Most financial institutions are trying to push people out of branches — especially for routine interactions — by encouraging use of self-service channels. But a Foursquare promotion encourages exactly the opposite: frequent branch visits. If your financial institution builds a Foursquare promotion around mayors, you will be taking those who are highly wired, leading-edge, early adopter tech junkies and encouraging them to come into branches more often than they should.

Building a Foursquare promotion around the mayors of your locations may feel like the easiest and most obvious way to tap this social media platform, but it is probably the worst thing you can do. For starters, it really limits the promotion’s audience. There can be only one mayor at a time and there will likely never be more than 2-3 people who could possibly ever overtake him/her. So if you have five branches, a mayor-based promotion would mean something to only around 15 people.”

Banks and credit unions are missing the real lesson here: People like to play games. We like friendly competition, and we like to turn routine things into games to spice them up, make them a little more interesting.

So what should banks and credit unions do? Make a game out of interacting with the bank/CU. No, I don’t mean getting 5 points every time someone does some as meaningless as check their account balance.

But what about applying “game theory” to PFM usage? Construct a budget, get 50 points. Categorize your quarterly spending, get 50 points. Help someone else “in the network” set up their budget, get 250 points. Or more broadly, make a deposit into a savings account for more than $100, get 100 points. Give up paper statements, get 100 points. For every $10 you spend with your debit card, get 10 points.

Sound like a loyalty program? What in tarnation do you think Foursquare is? (Side note: Hypocrisy kills me. There are people who criticize rewards programs for “buying” loyalty instead of “earning” it, and then turn around and rave about some social media concoction like FourSquare).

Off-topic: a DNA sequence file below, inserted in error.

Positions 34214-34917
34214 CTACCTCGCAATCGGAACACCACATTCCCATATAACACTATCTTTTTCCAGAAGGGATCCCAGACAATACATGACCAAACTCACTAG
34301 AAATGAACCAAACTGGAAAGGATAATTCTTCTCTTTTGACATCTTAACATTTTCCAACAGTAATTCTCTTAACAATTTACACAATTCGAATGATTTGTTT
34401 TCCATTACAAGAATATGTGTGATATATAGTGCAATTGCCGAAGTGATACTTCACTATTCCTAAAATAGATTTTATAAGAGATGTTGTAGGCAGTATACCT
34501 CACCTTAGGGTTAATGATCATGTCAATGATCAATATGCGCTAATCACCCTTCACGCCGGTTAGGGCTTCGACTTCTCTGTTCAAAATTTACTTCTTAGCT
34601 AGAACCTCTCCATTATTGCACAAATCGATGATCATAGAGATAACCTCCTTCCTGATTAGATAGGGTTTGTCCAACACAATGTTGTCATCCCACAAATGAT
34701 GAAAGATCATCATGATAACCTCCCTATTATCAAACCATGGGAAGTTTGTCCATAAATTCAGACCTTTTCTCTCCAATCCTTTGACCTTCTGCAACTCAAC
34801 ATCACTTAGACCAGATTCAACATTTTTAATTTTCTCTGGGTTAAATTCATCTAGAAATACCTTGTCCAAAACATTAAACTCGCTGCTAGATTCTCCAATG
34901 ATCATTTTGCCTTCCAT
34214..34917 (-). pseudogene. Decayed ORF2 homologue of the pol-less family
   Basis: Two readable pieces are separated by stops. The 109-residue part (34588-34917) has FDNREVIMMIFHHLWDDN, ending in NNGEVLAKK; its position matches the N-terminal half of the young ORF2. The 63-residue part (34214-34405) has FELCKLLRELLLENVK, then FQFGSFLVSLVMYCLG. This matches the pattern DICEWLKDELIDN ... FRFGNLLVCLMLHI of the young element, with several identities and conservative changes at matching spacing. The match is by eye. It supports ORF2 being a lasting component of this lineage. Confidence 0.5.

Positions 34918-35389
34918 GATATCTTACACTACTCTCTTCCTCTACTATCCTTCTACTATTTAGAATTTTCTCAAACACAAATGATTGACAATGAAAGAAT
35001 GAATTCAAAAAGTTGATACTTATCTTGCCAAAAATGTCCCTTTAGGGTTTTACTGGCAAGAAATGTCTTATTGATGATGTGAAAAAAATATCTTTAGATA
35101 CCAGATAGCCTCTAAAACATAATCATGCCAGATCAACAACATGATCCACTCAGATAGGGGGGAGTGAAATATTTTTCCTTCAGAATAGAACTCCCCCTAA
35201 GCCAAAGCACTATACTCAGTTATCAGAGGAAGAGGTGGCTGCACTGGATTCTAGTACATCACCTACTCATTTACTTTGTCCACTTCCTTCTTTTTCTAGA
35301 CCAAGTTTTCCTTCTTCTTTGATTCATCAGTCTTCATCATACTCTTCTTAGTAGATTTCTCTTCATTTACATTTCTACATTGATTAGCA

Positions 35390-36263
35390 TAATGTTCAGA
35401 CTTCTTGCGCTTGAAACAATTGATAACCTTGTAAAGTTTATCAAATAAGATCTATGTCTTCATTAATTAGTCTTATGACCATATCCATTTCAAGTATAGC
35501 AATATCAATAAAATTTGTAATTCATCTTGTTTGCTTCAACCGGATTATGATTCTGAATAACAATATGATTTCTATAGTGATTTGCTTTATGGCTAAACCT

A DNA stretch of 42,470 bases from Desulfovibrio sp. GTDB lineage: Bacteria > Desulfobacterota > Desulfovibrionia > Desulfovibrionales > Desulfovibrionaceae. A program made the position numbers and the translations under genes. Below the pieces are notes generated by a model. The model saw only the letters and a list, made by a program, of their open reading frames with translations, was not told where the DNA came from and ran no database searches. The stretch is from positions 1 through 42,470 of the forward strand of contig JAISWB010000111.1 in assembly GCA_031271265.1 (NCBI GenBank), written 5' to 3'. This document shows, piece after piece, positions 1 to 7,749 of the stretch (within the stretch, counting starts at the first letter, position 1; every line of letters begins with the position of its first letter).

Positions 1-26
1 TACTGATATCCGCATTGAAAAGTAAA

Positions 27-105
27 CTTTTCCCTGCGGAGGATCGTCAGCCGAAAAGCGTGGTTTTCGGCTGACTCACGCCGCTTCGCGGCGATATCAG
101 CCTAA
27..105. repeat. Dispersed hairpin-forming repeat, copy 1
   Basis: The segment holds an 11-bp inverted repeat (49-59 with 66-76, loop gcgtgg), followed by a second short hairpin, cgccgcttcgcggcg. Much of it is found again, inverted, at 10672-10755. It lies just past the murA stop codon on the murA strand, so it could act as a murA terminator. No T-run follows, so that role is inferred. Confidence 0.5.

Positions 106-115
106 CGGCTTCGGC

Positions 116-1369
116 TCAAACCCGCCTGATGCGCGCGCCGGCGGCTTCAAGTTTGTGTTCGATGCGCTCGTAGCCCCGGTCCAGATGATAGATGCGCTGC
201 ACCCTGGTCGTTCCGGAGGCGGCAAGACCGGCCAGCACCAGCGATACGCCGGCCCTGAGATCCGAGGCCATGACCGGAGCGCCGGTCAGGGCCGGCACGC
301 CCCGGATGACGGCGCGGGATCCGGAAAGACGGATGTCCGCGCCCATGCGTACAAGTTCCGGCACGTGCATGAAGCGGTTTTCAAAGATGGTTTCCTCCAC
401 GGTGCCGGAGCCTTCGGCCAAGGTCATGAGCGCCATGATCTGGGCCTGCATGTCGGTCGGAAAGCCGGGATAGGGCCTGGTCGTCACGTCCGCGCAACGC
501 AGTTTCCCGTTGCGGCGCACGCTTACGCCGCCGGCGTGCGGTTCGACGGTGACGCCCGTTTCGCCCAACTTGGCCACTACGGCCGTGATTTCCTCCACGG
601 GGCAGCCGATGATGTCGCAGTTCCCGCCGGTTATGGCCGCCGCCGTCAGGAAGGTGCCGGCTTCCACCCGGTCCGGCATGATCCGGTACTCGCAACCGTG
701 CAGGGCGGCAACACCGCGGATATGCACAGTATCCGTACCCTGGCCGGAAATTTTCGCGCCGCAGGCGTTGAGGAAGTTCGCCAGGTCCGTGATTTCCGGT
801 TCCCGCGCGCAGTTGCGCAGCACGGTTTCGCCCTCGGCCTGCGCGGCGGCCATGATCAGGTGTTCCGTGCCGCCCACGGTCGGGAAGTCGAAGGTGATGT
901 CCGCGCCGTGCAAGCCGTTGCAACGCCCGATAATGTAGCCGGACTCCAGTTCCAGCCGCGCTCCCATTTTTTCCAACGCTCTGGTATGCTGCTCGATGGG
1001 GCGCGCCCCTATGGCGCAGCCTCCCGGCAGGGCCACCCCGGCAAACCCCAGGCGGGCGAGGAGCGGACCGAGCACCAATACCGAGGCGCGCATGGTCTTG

The keys to success are: 1) Constructing a points scheme that rewards meaningful interactions and actions (this is why I keep harping on the importance of the concept of customer engagement, and how to measure it); 2) Making it social so people can see how they stand relative to everyone else, and to encourage some friendly competition; and 3) Integrating it with enterprise-wide marketing efforts.

Of course, if you prefer publicity over profits, feel free to pursue that Foursquare promotion.

The Seven Annoying Habits Of Social Media Gurus

Stephen Covey made a gazillion dollars, and launched a business empire with the publication of his book The Seven Habits of Highly Effective People. I harbor absolutely no delusions that I will make a penny with this, the publication of my blog post, The Seven Annoying Habits of Social Media Gurus.

I certainly hope I don’t offend anybody with this blog post, but I’m really not too worried, because I know that there’s not a single one of you who would raise your hand and admit to — or claim to — be a social media guru. (Of course, if I were to tweet that you were a social media guru, you’d be DMing me in a heartbeat thanking me for the alleged compliment).